All they know how to do is bark orders and throw enough blame to last a lifetime. One thing I learned from a friend recently though is with solidarity, any boss can be humbled at least and fired at best. If one person has the boldness to speak up and others feed off this person’s confidence, the boss is definitely going.

    1. Hi Medu, many people suffer under bad leadership, sometimes they do not even know it. But for all of you, who do know and realize what is going on, just know that there is always a way out. Indeed, if you can get your fellow workers on the same page, your chances of changing an adverse work situation will improve considerably. You might find a listening ear with your boss or if this doesn’t help his boss. In some cases HR might be able to help, although I would not hold my breath.

      If nothing else, it is ultimately you who have to do something, especially when your health could be suffering. This site initially offers awareness of what can happen on the work floor and wants to be a guide for everyone who suffers from bad bosses and wants a way out!

  5. It’s pretty powerful what people can do as a group. If a boss is not doing his job and supporting his employees, they have every right to do so. I liked thought at the end how you promoted WA because that way, people could just work for themselves and not have to worry about firing their bosses! ha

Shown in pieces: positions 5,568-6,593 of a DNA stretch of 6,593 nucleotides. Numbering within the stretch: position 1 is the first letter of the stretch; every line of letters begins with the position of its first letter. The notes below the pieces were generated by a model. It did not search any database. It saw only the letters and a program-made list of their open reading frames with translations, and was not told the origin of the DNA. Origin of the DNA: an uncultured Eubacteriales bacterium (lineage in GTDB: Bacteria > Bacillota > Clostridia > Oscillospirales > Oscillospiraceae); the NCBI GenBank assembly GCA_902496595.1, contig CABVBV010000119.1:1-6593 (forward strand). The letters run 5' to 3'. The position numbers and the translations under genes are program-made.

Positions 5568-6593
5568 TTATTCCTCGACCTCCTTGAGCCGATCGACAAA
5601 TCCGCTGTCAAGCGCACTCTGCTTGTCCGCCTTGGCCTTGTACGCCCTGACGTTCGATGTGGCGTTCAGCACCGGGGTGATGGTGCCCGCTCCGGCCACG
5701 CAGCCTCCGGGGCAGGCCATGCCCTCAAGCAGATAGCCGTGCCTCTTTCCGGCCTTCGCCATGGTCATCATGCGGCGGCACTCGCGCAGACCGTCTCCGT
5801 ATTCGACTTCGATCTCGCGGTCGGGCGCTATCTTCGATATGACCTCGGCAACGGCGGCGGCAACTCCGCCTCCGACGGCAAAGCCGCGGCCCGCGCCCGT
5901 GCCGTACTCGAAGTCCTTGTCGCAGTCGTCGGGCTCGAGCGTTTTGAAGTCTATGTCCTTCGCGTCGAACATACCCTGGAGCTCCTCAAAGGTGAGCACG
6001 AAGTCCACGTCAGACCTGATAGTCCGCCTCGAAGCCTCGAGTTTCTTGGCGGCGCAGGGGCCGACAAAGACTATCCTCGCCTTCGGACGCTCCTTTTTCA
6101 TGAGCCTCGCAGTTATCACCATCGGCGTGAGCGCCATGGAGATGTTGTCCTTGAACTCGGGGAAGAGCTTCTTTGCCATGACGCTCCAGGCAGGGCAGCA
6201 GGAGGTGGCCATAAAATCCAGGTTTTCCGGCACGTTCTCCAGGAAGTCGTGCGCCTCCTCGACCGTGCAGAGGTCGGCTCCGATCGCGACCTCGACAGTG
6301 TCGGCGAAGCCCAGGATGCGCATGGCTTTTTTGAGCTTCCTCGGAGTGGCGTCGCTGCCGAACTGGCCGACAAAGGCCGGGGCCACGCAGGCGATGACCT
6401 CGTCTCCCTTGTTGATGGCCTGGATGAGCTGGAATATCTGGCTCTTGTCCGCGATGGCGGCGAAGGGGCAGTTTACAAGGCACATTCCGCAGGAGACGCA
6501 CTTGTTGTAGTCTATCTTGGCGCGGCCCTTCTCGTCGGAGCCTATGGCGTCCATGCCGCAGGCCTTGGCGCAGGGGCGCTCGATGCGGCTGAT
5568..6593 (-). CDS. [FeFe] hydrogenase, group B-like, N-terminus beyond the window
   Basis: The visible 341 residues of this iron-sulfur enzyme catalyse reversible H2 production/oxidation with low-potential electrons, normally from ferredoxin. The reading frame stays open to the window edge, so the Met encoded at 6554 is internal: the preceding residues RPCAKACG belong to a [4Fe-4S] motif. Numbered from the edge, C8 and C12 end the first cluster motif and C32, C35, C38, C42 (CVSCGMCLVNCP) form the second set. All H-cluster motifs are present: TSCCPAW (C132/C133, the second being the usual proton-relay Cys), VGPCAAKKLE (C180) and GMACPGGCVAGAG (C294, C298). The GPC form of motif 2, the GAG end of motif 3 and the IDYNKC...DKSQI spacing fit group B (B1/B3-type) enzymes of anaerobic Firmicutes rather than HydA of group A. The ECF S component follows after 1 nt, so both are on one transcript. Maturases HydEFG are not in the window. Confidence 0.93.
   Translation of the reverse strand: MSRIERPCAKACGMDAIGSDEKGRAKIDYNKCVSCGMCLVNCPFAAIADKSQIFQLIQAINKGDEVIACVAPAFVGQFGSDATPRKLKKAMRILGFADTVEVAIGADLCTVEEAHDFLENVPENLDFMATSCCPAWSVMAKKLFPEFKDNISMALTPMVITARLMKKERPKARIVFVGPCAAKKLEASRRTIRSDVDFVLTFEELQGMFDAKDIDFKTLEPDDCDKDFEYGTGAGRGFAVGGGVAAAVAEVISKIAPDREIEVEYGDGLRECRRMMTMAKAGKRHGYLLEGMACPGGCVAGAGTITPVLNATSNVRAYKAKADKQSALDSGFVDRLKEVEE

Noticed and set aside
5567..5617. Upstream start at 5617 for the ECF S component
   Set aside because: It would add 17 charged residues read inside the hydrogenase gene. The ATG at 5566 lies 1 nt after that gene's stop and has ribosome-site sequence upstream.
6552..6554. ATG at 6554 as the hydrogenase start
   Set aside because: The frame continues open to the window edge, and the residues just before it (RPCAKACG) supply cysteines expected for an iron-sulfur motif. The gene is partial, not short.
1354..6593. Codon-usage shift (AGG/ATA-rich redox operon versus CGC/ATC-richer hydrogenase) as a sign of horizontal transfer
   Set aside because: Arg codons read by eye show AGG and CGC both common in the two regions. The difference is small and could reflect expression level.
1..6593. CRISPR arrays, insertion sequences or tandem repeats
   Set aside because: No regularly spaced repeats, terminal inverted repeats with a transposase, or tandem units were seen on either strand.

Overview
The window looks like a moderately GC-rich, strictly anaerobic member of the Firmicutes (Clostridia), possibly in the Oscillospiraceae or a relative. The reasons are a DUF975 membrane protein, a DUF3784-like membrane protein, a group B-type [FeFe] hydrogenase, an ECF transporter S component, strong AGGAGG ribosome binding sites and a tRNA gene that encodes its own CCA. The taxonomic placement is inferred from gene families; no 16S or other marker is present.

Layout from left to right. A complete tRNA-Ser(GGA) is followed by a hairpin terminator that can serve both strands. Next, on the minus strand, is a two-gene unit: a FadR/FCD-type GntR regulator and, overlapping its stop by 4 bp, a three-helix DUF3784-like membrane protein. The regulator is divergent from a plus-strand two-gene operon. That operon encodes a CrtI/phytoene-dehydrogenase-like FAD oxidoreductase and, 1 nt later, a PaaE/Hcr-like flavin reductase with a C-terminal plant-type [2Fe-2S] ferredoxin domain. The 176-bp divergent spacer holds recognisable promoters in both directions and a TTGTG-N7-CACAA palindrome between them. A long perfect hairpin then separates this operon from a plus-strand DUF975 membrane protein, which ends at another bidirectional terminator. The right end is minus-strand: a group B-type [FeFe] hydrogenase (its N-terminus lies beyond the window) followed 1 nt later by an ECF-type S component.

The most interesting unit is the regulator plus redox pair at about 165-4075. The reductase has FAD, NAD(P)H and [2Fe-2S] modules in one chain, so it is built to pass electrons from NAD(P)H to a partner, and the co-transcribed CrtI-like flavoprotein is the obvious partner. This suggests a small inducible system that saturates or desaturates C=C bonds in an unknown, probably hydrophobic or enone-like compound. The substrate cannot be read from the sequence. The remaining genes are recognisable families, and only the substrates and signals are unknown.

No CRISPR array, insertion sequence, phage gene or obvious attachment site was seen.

1. Yes, I tried to make exactly the point of the power of a group. Mind you, it will still not be easy to get the whole group on your side, as they will realize that they will go against their boss. It would be virtually impossible if your boss would have a divide and conquer tactic as well, meaning that he would be nice to some and act differently towards others. Whatever the situation, people should never let it adversely affect their health. If you see no chance to get want you want, you better take the consequences and change jobs or start for yourself, which is less difficult than people think. The professional support of WA makes this an opportunity that is possible for almost everybody!